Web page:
This article is from the archive of our partner .

As Libyans celebrate the 40th anniversary of Colonel Muammer Gaddafi's coup, controversy over the release of a terminally-ill countryman convicted for the Lockerbie bombing continues to rage. (We covered theories about why he was released and widespread American condemnation of the release here.) The furor comes after a few years of marked improvement in Libya's public image in the West, as Gaddafi abandoned his pursuit of nuclear weapons and the United States opened an embassy in Tripoli in 2008.

Is Libya's PR campaign in danger of derailing? Or is Gaddafi now strong enough--with 3.3% of the world's oil reserves--to ignore Western disapproval?

Here are the best opinions so far:

  • High Times for Qaddafi, say Roula Khalaf and Heba Saleh in the Financial Times. They expertly outline the progress of Libya in normalizing its foreign relations and building oil exports, even as Gaddafi maintains some eccentricities and resentments. On top of celebrating the victory of getting al-Megrahi's release, Gaddafi's fetes are intend to mark "Libya's extraordinary rehabilitation."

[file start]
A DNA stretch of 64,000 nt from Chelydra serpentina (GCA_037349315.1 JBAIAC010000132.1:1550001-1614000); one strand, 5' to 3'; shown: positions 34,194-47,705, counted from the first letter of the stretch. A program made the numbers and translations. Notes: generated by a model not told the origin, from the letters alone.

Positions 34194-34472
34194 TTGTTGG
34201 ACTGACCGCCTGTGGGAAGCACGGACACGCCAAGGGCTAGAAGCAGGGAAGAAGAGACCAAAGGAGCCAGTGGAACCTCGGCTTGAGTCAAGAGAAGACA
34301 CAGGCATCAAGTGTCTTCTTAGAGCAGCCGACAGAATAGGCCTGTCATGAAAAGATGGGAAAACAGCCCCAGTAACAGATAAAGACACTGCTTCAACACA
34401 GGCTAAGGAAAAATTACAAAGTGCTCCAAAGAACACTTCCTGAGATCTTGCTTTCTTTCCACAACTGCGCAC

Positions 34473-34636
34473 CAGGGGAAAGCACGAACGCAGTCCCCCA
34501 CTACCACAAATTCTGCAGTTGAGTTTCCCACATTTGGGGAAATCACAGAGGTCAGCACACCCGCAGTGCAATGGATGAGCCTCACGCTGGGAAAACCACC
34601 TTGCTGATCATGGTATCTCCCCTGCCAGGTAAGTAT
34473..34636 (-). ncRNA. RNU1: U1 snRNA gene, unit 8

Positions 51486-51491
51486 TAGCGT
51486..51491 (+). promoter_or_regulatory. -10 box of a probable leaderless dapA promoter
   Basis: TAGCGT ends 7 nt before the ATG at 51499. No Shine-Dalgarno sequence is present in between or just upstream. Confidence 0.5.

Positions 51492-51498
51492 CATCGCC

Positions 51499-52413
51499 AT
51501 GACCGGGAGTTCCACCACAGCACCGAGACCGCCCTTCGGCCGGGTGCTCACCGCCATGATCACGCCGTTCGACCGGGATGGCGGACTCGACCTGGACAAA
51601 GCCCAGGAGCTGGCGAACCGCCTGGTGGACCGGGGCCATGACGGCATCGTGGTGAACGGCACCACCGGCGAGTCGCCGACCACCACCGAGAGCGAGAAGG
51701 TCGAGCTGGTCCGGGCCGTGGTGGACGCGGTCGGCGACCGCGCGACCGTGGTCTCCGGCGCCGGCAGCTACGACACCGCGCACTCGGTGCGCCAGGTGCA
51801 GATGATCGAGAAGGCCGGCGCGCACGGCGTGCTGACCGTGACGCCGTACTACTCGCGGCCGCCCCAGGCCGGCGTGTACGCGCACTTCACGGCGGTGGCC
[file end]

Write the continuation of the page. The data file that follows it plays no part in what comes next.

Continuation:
• Illusory Progress, says Mona Eltahawy in the Huffington Post. Eltahawy recounts her experience visiting Libya on the 1996 anniversary, and says that Gaddafi's diplomatic improvements pave over troubling repression. "During those 40th anniversary celebrations, you can guarantee you won't hear much about two high profile Libyan prisoners - albeit from opposite ends of the political spectrum - who died within a couple of weeks of one another earlier this year."
  • Deal Proves Gaddafi's Clout, writes Dr. Walid Phares in the Counterterrorism Blog. "Moammar is enjoying the new era of engagement. They won't do anything against us, he told cheering supporters. Indeed, the Lockerbie compassion seems to be more for oil dollars than so-called local values."
  • Still an Eccentric Despot, says Damien McElroy in the Telegraph. "Libya has become a magnet for foreign investors since the regime settled its differences with the West, few can doubt that it remains in the grip of one man's megalomania. The preparations for today's anniversary celebrations refute any suggestion that Libya is about to become an ordinary country."
  • Hope for Better Relations, urges Gaddafi's son Saif in an op-ed for the New York Times. "There was not in fact any official reception for the return of Mr. Megrahi, who had been convicted and imprisoned in Scotland for the 1988 Lockerbie bombing. The strong reactions to these misperceptions must not be allowed to impair the improvements in a mutually beneficial relationship between Libya and the West."

This article is from the archive of our partner The Wire.